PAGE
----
Set in the foothills above Berkley with views west toward San Francisco Bay, the Greek Theatre is an 8,500-seat amphitheatre owned and operated by the University of California at Berkley. It was built in 1903 in a wooded natural bowl that had itself been used for outdoor performances for many years. Newspaper magnate William Randolph Hearst donated the funds to finance the project at the urging of his mother who was an early benefactress of the university. The design is based directly on the ancient Greek theatre of Epidaurus. Concrete risers and an expansive column-backed stage lie entirely under the open sky. In spite of its large size, it is renowned for its intimacy and fine acoustics. It was the first Greek theatre built in the United States and was listed on the National Register of Historic Places in 1982.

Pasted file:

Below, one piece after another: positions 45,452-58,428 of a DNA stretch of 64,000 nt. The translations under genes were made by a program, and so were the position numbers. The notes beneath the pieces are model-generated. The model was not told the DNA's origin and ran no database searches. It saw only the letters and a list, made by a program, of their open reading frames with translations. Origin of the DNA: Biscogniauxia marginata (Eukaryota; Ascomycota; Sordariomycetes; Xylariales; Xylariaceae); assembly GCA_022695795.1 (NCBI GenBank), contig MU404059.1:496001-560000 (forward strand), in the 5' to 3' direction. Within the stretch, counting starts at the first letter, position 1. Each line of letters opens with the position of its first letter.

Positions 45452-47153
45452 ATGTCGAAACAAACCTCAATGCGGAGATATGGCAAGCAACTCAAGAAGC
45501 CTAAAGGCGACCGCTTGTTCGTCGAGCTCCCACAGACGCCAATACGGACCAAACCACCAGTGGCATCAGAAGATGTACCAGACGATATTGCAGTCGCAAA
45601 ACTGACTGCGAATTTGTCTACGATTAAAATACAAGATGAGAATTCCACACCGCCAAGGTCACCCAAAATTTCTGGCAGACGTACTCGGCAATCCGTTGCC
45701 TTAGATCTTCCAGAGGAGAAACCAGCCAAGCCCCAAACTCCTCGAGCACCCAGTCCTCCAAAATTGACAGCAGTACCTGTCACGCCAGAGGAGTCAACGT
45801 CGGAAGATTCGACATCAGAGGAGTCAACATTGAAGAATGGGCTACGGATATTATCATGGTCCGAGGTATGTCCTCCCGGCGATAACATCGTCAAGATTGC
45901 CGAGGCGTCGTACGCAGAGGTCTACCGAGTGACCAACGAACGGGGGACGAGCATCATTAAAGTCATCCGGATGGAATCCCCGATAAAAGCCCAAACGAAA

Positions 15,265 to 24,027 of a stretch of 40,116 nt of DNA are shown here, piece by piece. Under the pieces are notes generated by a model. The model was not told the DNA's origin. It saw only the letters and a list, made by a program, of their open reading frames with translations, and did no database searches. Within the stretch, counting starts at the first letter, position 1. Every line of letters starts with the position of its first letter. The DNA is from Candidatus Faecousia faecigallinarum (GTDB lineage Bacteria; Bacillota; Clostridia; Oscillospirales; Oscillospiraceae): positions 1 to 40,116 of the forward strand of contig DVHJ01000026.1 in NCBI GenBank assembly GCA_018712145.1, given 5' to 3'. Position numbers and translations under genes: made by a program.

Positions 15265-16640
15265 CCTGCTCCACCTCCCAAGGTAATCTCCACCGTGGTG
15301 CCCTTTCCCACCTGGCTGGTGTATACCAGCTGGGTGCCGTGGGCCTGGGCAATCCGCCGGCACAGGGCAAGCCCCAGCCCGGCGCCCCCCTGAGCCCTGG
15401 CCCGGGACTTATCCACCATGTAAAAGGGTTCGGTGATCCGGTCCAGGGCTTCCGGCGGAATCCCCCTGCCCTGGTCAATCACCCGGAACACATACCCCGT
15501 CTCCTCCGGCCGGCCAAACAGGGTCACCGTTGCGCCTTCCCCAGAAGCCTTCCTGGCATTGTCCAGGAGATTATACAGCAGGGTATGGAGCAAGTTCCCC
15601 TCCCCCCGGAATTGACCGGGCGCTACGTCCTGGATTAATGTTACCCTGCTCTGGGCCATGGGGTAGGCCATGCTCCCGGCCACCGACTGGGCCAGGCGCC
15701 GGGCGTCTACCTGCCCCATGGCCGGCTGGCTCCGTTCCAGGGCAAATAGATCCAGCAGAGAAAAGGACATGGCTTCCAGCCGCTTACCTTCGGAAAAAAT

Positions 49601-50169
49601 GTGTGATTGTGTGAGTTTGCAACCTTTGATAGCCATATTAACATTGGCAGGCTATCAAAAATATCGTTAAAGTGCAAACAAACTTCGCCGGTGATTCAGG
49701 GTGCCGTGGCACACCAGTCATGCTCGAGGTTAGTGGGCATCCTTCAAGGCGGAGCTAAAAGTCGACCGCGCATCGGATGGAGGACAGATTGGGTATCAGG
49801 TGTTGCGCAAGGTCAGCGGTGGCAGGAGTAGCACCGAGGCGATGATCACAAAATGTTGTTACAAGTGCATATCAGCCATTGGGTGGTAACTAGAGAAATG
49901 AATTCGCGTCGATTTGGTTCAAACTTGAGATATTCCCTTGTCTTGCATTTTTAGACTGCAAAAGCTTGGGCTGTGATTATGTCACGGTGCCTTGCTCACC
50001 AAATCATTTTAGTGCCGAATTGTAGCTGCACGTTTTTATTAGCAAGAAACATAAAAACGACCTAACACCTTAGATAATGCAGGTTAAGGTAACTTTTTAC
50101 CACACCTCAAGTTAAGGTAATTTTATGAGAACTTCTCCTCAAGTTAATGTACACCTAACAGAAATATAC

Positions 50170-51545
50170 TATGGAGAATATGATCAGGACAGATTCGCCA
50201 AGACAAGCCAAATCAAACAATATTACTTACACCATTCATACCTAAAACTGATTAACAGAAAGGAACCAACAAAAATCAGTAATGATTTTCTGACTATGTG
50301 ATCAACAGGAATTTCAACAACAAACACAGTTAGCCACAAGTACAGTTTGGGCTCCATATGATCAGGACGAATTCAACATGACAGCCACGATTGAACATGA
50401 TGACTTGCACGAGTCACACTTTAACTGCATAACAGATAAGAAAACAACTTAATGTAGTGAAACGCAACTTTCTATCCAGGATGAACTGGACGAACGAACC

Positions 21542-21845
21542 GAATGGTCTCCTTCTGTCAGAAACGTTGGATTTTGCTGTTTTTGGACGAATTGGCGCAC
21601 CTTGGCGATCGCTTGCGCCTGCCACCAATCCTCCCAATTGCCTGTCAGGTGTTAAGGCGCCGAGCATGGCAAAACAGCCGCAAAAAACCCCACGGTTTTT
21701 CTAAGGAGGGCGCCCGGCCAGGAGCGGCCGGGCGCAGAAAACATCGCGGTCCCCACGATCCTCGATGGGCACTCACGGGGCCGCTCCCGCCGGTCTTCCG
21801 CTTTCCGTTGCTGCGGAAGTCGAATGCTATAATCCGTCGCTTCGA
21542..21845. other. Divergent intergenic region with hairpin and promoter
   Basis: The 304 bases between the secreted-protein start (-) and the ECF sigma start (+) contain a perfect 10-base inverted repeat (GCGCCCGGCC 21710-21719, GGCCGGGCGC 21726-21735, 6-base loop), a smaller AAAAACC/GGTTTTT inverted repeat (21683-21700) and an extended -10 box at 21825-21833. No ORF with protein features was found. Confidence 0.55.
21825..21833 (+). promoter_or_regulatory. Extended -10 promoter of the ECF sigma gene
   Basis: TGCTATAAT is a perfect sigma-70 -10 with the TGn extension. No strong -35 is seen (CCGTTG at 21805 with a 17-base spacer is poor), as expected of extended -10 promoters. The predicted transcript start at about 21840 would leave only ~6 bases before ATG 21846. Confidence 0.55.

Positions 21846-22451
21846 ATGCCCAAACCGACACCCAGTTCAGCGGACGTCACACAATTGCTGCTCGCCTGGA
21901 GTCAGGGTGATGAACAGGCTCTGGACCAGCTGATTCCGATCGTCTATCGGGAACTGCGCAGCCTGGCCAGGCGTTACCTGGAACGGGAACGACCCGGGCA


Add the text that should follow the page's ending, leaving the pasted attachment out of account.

The theatre books a wide variety of acts from stage performances to rock concerts. The louder events were a source of complaints from the neighbors and led to a noise citation by the City of Berkeley. In 1983 the university engaged MLA to do a formal set of measurements at various sensitive locations and to develop recommendations on how to control the noise. We reviewed the city ordinance and found that it was poorly drafted. We made recommendations to the city as well as the university on how to comply with a properly drafted ordinance.